For a long time, churches have used two metrics to measure their “success” – butts in the pews and money in the coffers. Those metrics were fine when the church was the center of the culture – when the culture assisted in creating guilt for people to go to church on Sunday regardless of their actual beliefs. As with any metric, there are limits. Butts in the pews doesn’t translate into disciples, or really anything beyond who was in attendance in worship. Don’t get me wrong, I have no problem with measuring how many people are in attendance in worship. That can actually be a useful metric. But it’s a lagging indicator, not a leading one. And, like most indicators, if it’s not read in context, it can actually provide misleading information.
For instance, if there is an increase in worship attendance, it doesn’t really tell you why. Is it because there is a new pastor? Or maybe the old pastor left? Or maybe there is an uptick in discipleship? Or maybe there’s a great deal of social ministry happening and those being helped are showing up? Or maybe a new housing development opened up near the church? Or maybe someone else started counting and they count a different way?
We don’t know. Just as if attendance goes down. Whether attendance is going up or down isn’t the real mark of success. You could have 10,000 people in a church worship service, but if what is being taught is far from the Gospel, is that success? At the apex of Jesus’ ministry – the night before he died – there were 12 men gathered with him and one left him. That night others would run away and his closest disciple would deny knowing him. Jesus’ attendance was in a significant downward trend. Without context, we might say that he was a failure based on the numbers in attendance.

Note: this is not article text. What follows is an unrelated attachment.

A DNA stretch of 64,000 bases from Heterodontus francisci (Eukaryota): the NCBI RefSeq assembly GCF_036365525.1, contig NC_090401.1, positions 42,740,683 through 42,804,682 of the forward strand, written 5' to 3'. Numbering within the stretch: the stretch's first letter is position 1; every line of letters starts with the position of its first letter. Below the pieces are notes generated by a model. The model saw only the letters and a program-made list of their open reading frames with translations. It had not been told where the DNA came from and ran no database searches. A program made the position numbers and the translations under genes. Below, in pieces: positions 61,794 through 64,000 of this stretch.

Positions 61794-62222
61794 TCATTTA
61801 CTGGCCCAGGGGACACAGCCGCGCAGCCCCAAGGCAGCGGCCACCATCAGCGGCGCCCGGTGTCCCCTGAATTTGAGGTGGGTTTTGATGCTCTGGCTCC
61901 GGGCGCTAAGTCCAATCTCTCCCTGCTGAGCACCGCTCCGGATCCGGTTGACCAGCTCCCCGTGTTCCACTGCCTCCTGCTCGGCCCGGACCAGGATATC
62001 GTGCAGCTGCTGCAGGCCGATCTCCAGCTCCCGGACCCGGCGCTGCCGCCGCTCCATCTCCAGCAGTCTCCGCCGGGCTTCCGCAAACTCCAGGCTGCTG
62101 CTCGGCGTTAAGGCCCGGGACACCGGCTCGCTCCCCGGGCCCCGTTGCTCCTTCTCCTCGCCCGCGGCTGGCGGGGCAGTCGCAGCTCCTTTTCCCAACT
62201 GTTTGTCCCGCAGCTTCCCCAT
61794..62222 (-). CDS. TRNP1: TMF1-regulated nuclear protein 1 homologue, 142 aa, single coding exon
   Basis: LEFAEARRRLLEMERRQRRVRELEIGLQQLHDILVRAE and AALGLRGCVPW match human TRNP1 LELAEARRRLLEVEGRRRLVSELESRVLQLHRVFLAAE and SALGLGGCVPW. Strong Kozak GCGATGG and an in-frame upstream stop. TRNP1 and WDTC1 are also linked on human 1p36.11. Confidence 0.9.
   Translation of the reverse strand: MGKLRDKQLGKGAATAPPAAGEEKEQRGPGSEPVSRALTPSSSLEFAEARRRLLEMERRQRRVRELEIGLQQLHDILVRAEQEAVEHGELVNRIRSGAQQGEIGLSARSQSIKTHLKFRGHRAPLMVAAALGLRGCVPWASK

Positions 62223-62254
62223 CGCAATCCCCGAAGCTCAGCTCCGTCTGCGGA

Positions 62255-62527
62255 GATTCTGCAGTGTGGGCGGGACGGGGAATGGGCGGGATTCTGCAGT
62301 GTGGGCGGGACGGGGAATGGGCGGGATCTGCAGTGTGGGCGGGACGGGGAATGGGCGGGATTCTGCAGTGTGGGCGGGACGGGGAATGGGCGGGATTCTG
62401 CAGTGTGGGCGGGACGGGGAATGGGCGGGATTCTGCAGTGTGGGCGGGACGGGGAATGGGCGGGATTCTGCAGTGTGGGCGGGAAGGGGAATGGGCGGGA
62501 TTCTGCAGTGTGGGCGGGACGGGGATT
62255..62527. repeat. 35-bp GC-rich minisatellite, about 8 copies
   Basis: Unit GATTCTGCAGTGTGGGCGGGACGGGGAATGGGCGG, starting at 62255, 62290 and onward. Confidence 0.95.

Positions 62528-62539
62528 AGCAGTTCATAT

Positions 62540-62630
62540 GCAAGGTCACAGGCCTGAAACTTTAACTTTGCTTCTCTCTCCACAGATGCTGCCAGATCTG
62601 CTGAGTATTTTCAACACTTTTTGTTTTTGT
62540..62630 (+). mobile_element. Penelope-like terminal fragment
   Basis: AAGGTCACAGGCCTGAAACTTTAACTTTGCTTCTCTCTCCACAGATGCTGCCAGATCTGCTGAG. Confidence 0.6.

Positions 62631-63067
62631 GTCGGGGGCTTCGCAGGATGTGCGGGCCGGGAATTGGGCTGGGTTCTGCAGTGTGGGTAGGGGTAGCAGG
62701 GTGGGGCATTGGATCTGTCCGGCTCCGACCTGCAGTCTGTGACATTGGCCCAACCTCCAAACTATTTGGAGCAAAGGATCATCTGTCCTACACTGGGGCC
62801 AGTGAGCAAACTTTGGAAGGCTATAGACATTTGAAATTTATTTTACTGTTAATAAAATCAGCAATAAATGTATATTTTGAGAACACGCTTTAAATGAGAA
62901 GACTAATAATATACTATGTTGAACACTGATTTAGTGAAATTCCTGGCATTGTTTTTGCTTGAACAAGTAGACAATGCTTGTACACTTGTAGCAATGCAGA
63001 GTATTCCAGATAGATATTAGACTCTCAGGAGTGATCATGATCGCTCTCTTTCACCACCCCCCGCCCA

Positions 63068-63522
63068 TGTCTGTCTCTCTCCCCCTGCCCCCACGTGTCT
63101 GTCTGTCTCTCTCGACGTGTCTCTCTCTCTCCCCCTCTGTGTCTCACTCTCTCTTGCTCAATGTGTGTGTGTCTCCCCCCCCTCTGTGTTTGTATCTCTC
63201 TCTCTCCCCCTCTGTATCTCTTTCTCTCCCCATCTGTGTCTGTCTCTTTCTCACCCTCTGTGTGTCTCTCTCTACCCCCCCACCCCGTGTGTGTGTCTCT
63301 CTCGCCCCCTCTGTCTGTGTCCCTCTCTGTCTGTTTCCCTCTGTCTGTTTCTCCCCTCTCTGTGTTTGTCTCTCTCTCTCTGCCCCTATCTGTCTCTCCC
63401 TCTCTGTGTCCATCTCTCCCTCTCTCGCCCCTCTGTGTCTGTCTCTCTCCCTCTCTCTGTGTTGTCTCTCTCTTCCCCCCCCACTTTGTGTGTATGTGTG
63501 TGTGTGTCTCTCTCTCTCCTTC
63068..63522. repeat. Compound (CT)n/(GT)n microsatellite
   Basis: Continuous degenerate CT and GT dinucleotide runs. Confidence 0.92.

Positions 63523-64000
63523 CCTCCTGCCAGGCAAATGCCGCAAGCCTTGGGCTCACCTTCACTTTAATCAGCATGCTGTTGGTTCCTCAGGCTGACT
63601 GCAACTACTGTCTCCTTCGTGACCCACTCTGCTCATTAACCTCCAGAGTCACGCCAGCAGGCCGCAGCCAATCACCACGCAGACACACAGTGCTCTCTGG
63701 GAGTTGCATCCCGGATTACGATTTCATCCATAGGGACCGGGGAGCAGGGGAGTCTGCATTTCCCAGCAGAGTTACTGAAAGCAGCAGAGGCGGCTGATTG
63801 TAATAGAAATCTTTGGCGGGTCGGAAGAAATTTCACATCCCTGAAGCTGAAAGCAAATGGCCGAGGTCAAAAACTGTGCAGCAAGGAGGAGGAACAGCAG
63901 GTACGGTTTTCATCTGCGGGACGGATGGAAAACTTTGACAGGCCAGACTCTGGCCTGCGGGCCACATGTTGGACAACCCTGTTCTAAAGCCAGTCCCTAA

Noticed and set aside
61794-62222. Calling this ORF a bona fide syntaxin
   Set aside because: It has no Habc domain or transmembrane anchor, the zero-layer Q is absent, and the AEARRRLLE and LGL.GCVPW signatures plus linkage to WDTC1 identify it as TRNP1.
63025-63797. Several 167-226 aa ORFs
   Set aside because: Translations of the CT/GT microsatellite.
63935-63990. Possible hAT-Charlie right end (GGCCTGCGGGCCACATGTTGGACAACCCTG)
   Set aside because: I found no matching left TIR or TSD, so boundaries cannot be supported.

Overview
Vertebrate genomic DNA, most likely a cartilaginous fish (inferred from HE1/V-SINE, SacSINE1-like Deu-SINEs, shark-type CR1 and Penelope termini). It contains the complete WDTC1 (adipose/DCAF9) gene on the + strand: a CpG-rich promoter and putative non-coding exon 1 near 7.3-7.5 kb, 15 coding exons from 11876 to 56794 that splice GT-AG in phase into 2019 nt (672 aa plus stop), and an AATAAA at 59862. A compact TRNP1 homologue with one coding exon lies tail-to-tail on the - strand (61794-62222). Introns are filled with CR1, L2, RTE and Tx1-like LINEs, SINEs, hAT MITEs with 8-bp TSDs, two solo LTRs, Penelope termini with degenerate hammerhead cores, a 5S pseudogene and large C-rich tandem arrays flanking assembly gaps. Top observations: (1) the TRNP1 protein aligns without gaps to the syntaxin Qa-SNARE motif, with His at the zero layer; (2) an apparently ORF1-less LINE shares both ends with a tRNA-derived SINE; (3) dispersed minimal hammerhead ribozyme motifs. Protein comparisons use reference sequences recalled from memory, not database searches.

I raise this because in the midst of pandemic, I have to ask this question – what are you measuring? Numbers of views on your livestream or recorded worship? Views equal how many people exactly?
How about money? How are you measuring your finances in the midst of crisis?
Having attendance and finances as the sole metrics in the midst of crisis are not great indicators to tell you how the church is doing right now.
Right now the metrics I’m looking at are who’s stepping up? Just people who are already engaged, or are there others who are stepping up who weren’t as engaged as before? I’m looking at ministry that is happening with the poor and outcast – how are they being served in the midst of crisis and who is doing it? What are the creative ways in which ministry is happening? How are those who have been engaged changing in their engagement right now? How willing are people to adapt to new technology in order to continue the work of ministry and worship in the life of the congregation? What stories are we sharing – stories about encounters with Jesus that are happening in the midst of crisis? And yes, how are the finances right now? Are people continuing to give? Are they giving to other non-profits in the midst of crisis? Are they giving because they see that what church is doing is actually impacting people’s lives in real ways right now?
What are you measuring? And why?